Marine, aviation, and transit insurance in APAC to balloon to $16b by 2026
It is estimated to grow at a CAGR of 6.4%.
Marine, aviation, and transit (MAT) insurance in Asia Pacific (APAC) is expected to grow to $16b by 2026 in terms of written premiums, boosted by positive economic developments according to data and analytics firm GlobalData.
MAT insurance in APAC will grow at a compound annual growth rate of 6.4% from 2021 to 2026 as trade activities increase, flight services recovers, and demand from renewable energy infrastructure projects help the insurance segment.
According to GlobalData senior insurance analyst Deblina Mitra, MAT insurance is estimated to have recovered in 2021 with 7.2% growth after remaining almost flat in 2020 as the COVID-19 pandemic adversely impacted air travel, and caused supply chain issues.
Mitra adds that a big part of the growth in MAT insurance segment is the establishment of the Regional Comprehensive Economic Partnership (RCEP) in January as this is expected to create new business opportunities for insurers in APAC. RCEP involves 15 regional markets including China, Japan, and South Korea.
“MAT insurers will also benefit from the ongoing shift towards clean energy in the Asia-Pacific region. The construction of offshore energy plants to replace fossil fuels, such as wind power projects, have gained traction in the region creating demand for marine renewable insurance lines within MAT insurance. China, India, Australia, and South Korea are amongst the major markets for wind and hydro energy in the region,” Mitra said.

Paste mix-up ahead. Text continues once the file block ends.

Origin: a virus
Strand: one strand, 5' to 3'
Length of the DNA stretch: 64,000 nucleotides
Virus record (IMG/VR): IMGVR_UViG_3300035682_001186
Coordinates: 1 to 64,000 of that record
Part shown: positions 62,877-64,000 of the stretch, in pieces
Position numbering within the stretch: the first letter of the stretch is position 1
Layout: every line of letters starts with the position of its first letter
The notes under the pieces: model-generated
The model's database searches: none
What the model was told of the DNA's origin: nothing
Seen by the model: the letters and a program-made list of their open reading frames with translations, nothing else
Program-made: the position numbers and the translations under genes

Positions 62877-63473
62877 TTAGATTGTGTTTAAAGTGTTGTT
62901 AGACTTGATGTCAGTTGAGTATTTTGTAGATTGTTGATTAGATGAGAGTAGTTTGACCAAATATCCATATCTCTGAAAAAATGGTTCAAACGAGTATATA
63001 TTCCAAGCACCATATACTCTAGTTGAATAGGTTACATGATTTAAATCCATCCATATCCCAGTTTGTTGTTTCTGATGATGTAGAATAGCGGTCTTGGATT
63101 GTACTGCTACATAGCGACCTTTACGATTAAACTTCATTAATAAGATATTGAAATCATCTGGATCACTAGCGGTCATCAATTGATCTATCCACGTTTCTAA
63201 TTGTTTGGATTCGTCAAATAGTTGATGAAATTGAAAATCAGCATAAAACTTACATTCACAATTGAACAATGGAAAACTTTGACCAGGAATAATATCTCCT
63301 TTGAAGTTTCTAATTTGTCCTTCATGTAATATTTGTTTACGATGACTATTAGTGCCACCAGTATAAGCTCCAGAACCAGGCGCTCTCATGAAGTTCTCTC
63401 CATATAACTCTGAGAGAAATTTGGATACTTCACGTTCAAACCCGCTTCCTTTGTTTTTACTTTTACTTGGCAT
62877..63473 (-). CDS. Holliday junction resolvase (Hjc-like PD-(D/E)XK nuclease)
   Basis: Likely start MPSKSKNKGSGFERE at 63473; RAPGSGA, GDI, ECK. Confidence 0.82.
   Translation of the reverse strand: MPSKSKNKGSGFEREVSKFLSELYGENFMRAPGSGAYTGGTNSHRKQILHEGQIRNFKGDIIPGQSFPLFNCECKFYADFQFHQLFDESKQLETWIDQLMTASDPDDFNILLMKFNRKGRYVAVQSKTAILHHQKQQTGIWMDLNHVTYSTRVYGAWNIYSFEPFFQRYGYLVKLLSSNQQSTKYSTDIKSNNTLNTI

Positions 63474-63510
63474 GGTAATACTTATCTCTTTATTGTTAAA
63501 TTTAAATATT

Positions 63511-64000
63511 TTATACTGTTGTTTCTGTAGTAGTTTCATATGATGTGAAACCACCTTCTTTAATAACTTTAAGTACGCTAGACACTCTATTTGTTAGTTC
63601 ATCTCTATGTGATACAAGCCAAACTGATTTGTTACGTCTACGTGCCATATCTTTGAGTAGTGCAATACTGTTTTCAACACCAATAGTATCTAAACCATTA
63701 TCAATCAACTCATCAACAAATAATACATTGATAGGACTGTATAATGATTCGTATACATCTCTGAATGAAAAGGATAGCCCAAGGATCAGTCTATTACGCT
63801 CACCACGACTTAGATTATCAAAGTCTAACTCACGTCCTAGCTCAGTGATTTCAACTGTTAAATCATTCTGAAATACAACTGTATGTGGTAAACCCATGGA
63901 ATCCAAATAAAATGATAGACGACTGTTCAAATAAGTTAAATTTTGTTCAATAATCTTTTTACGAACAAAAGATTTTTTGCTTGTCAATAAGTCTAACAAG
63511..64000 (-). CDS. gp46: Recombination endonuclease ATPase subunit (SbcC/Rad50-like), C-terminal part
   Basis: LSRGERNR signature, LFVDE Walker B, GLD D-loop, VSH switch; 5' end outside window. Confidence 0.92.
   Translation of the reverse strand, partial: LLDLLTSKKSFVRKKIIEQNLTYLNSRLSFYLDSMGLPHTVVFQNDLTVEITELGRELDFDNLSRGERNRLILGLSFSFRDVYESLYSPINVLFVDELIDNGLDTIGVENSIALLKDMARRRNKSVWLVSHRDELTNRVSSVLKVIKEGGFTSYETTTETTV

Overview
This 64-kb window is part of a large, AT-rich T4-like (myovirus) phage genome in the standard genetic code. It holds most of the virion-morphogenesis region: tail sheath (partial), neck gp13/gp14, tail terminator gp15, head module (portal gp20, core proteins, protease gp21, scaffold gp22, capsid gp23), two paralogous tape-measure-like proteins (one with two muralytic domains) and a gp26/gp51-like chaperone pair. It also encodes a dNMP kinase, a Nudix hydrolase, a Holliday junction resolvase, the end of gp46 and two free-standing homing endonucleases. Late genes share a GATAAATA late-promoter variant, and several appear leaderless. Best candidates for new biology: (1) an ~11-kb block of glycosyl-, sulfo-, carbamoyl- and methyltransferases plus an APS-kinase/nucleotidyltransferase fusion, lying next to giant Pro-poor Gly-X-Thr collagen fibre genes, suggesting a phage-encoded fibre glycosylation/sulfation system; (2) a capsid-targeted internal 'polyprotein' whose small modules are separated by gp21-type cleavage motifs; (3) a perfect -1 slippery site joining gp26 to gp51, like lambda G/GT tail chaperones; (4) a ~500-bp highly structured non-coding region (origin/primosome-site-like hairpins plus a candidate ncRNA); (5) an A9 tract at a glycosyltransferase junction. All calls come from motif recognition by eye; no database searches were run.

There is also a chance of increased premiums and policy wordings revision for MAT insurance as insurers’ prime focus will be on the Russia-Ukraine crisis as insurers re-assess their exposure to war risks.
“The Asia-Pacific MAT insurance industry will present expansion opportunities for domestic insurers, as many foreign insurers, especially from Europe, are either reducing their presence in the region or exiting from the market due to unsustainable natural hazard losses. Also, their withdrawal from coal-related underwriting, to comply with ESG targets, enhances opportunities for the domestic insurers. The profitability of insurers, however, remain exposed to enhanced security threats posed by geopolitical tensions, supply-chain issues, volatility in oil prices, and extreme weather repercussions,” Mitra said.